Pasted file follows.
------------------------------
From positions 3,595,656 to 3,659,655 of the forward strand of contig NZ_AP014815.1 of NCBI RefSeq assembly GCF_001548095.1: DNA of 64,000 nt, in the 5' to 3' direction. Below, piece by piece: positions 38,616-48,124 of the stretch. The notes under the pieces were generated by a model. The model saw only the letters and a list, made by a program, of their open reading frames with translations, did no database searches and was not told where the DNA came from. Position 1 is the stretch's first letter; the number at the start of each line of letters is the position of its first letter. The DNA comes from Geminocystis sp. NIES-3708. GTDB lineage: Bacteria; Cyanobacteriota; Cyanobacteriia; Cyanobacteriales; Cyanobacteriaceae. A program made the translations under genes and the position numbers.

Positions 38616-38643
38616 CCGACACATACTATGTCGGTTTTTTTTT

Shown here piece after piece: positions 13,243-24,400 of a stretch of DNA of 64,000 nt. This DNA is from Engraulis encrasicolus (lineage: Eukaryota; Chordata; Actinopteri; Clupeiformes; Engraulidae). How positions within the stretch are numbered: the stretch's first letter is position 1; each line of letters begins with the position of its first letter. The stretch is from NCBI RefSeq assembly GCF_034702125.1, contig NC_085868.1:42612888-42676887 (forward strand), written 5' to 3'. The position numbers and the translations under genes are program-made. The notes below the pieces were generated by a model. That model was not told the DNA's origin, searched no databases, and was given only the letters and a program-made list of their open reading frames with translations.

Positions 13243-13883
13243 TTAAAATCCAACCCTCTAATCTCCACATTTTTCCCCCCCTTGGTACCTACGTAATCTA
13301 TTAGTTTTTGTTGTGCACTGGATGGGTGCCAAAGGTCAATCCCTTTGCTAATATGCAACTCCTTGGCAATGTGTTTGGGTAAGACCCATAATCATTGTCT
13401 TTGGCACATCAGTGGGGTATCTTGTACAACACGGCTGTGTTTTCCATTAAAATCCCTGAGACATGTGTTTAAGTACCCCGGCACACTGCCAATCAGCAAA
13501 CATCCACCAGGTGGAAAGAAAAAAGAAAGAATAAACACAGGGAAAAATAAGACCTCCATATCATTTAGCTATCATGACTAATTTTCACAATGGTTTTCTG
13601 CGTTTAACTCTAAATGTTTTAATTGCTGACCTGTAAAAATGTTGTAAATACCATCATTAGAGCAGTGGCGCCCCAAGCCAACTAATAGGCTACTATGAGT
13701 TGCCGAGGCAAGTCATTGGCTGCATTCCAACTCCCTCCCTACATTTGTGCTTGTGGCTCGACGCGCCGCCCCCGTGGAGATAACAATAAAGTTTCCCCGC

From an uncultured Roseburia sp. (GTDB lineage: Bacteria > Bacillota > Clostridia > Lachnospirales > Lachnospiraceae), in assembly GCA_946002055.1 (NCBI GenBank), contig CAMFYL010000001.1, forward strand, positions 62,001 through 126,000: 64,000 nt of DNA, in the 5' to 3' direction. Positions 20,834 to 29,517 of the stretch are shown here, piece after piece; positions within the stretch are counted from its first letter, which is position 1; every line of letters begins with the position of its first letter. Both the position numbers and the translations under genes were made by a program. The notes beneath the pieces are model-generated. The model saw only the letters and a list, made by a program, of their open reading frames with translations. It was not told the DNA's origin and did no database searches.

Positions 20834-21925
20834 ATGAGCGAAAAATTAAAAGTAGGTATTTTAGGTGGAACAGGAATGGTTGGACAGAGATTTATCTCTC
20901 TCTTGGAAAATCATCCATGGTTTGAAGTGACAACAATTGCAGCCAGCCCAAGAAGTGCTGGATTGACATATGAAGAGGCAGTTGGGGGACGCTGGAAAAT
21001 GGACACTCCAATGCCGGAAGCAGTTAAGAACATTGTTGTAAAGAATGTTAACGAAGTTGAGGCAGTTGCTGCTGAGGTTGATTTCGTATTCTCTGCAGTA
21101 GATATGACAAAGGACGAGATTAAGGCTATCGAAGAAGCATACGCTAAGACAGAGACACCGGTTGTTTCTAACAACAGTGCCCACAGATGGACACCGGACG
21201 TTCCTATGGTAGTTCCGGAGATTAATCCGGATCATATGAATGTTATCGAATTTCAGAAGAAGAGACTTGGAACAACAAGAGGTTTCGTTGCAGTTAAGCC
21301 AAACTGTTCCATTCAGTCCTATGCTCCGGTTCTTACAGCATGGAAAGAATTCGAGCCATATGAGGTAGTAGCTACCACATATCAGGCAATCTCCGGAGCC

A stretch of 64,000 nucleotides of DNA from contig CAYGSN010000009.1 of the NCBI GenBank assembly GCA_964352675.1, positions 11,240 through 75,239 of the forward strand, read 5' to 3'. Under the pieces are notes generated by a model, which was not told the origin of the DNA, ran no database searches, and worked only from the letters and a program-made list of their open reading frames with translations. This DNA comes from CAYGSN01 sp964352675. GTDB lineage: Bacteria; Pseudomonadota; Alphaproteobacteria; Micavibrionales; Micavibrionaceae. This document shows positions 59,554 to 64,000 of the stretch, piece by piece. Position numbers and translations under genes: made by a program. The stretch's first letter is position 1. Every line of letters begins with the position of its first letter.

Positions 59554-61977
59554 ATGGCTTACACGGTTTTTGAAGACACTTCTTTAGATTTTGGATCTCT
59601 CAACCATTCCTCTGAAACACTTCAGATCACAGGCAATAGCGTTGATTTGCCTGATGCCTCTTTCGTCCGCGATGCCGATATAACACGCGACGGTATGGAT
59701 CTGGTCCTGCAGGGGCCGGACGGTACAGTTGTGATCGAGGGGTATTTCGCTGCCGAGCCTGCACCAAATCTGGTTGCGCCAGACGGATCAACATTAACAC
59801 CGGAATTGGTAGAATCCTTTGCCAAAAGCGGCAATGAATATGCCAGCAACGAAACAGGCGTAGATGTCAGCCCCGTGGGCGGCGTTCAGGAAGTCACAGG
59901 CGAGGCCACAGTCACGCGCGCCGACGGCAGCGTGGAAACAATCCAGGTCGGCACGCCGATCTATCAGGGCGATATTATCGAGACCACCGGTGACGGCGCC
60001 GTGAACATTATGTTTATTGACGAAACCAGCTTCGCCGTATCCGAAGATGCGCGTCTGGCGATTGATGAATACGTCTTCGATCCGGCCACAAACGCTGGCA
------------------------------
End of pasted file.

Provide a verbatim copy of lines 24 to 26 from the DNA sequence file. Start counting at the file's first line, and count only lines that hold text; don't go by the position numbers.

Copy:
59701 CTGGTCCTGCAGGGGCCGGACGGTACAGTTGTGATCGAGGGGTATTTCGCTGCCGAGCCTGCACCAAATCTGGTTGCGCCAGACGGATCAACATTAACAC
59801 CGGAATTGGTAGAATCCTTTGCCAAAAGCGGCAATGAATATGCCAGCAACGAAACAGGCGTAGATGTCAGCCCCGTGGGCGGCGTTCAGGAAGTCACAGG
59901 CGAGGCCACAGTCACGCGCGCCGACGGCAGCGTGGAAACAATCCAGGTCGGCACGCCGATCTATCAGGGCGATATTATCGAGACCACCGGTGACGGCGCC